Below: Seven-week-old Gabrielle Stuart in the arms of her aunty, Melinda Hooper, and the ‘hands ‘ representing families affected by forced removals. Bottom: A smoking ceremony to calm, cleanse and heal was offered to the gathering by women from Akeyulerre Inc. 

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  1. I have no doubt at all that many children are being removed from families and will become a “stolen generation” if we must put a label on it.
    To me, this is inevitable in today’s Australia. I speak of all children, not just Indigenous. In the major cities children are regularly removed from families and when one looks at the circumstances the child was “living in” mostly you could not disagree that the home they had was less than suitable.
    These kids are regularly abused, abandoned and worse by people not fit to care for an egg.
    Clearly, the children are not safe in those environments. Drugs and alcohol would be the things people blame for this but the truth is that parents make decisions to use those substances and care not for their kids until afterwards, if at all.
    Having seen how many Indigenous children were treated by their families years ago I cannot condemn them to remaining at home with parents who abuse and neglect them.
    My mother was one who took some of these kids in at times to give the family some relief. That was through the CWA. So it’s a problem that has been around as long as people have had children and it is NOT unique to any race or religion etc. It is common to all humans.
    There are many of us who will criticise this sort of action, removing children, but what options do those kids have?
    Stay and be destroyed or removed and maybe still destroyed. Foster families do not have a good record of giving adopted kids a good life. I lived next door to one such family and the children they gave a home to were always suffering. We heard it often as kids ourselves.
    As I see it nothing has changed for children through the ages. Sorry can never make up for what they suffer and lose.
    Can I say to Mr Tilmouth that the parents of these pending stolen children are the problem and always will be.
    “Indigenous people are still waiting for the second step,” said Mr Tilmouth, “which is to have a say in the control of their own affairs.”
    I advise Mr Tilmouth that waiting to be given what he wants is a losing strategy. Most groups that have success in getting what they want must take what they want. Or, at least create it first.
    Making speeches and writing letters will never achieve what he seems to want. Indigenous people in this country have been given many chances to have “a say in the control of their affairs”. Just look at ATSIC. How much was given through that authority and where did the control go?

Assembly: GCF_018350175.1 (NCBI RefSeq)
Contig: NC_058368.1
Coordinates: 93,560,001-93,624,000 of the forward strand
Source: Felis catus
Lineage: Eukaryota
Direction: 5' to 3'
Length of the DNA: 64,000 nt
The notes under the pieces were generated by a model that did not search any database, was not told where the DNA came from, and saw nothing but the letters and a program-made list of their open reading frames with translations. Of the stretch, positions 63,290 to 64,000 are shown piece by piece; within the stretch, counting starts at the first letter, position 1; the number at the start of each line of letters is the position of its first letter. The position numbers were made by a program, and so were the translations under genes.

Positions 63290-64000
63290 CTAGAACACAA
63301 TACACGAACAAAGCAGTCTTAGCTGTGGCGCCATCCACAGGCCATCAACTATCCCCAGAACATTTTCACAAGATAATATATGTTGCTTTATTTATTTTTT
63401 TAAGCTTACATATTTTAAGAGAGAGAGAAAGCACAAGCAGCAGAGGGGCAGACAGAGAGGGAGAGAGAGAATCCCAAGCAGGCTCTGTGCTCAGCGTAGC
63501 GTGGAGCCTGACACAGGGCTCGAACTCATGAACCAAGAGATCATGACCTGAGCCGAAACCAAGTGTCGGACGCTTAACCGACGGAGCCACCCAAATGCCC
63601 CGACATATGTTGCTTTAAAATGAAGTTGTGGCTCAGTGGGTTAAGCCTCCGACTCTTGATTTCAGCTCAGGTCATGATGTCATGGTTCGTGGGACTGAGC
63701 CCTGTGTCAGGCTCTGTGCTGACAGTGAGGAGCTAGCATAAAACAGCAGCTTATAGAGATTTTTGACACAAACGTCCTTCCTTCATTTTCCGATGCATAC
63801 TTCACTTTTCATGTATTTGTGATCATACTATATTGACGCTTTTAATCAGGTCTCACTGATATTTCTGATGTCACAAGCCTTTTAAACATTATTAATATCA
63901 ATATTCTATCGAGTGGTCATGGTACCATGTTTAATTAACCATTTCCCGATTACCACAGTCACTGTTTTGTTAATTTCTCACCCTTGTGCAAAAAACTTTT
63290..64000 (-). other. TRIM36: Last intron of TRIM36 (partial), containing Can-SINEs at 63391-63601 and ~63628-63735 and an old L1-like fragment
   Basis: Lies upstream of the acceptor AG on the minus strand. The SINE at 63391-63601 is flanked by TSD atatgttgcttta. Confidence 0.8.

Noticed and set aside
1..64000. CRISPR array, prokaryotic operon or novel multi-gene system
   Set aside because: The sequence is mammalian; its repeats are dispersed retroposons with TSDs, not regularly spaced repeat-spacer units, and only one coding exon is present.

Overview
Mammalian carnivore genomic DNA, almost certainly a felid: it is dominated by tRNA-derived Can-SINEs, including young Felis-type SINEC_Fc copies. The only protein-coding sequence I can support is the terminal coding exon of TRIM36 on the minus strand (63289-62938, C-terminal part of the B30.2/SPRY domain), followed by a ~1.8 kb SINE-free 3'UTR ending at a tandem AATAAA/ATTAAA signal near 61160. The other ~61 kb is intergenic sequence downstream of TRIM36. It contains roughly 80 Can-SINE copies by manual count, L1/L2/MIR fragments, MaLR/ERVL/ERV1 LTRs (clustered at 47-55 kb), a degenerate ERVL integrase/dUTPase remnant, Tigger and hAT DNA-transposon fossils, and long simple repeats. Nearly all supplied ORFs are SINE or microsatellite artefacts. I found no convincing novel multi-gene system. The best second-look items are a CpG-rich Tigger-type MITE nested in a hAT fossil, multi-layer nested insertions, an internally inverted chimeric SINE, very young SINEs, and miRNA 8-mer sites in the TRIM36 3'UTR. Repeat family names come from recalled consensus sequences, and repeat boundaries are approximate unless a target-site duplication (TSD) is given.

Certainly not to the whole people, just those running the show. C’est la vie, Mr Tilmouth. Don’t beg mate, create the control that you want and apply it, government has been waiting for someone to show them what to do. They have no idea as we all have seen over decades.
    The children? How do you change that many parents, Mr Tilmouth? The same goes for all children in this country mate. How are these parents changed? Do we need to issue licenses to be parents? It feels like we need that but it is ridiculous to even suggest it.
    People have children but have no idea what they are doing and resent the commitment afterwards. There must be valid training for those wanting to be parents for them to change.
    I have written this, not as a criticism, but as a way to let people think about why things get so bad. Stop that before it does become so awful. After is never good enough.
    Don’t EVER wait for politicians to act. They won’t.

  2. The “second step” is for Aboriginal peoples to take more pride in their culture.
    Many children were removed from their parents. I remember English kids just “arriving” at my school when I was a kid. Their parents were still in England. From memory this happened up until the late 70s.
    Whilst it is terrible, if the children are at risk they need to be removed.
    The harsh reality is that in a lot of cases the bittersweet is that a lot of these people received a good education and are well respected people and that includes Aboriginal people.

  3. I would like to make contact with Margaret Furber if she would like to contact me.
    Sister Margaret Mary (Eilleen Barrett?) used to bring a group of girls from St John’s Hostel in Alice Springs to visit Melbourne.
    We had a house at Carrum which backed onto the beach and Sister Margaret Mary brought the girls to visit us for the day.
    Dad and Mum (Christopher and Kathie Penhalluriack) had seen an article in the paper about the girls visiting from Alice Springs and invited them to our house.
    For several years some of the girls stayed with us the over Christmas holidays.
    Margaret and I were good friends then, having fun in the sea together.
    I hope Margaret has happy memories of these times. I do!
    I did not know that Margaret had been taken from her parents.
    Hope to hear back! Lauris.

  4. @ Surprised!”The “second step” is for Aboriginal peoples to take more pride in their culture”.
    In order to achieve this it is necessary that their culture – be arts or cooking – be taught in schools. When I look about the school curriculum, I always think of my youth in Africa were the little Gabonese had to learn that their ancestors, the Gauls, lived in wooden huts.